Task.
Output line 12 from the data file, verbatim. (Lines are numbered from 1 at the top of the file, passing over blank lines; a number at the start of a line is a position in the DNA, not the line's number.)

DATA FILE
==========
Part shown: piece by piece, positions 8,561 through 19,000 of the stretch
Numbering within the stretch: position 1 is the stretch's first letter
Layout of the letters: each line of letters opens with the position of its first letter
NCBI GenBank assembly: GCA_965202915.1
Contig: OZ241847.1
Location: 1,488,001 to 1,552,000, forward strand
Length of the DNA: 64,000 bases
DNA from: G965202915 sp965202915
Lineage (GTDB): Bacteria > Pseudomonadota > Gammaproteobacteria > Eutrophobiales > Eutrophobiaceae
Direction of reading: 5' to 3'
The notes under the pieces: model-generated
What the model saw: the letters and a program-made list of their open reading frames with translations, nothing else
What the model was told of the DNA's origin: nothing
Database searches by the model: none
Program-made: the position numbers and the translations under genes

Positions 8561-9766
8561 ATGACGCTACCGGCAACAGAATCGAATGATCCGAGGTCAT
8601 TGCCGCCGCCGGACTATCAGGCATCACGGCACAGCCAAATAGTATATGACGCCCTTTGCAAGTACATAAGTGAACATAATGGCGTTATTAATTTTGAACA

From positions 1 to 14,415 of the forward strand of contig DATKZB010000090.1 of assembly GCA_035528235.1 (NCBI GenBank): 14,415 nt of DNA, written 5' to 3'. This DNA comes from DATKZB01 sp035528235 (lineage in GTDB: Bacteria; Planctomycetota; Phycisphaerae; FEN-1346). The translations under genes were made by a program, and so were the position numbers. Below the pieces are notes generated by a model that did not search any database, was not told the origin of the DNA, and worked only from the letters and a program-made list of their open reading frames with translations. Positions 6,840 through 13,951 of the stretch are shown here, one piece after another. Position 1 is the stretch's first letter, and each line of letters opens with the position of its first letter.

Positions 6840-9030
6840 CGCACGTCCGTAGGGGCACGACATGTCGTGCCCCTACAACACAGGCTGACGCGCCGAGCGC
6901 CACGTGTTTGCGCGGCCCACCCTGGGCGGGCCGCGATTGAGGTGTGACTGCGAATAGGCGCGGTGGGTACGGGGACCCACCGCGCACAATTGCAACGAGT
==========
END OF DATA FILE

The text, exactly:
What the model saw: the letters and a program-made list of their open reading frames with translations, nothing else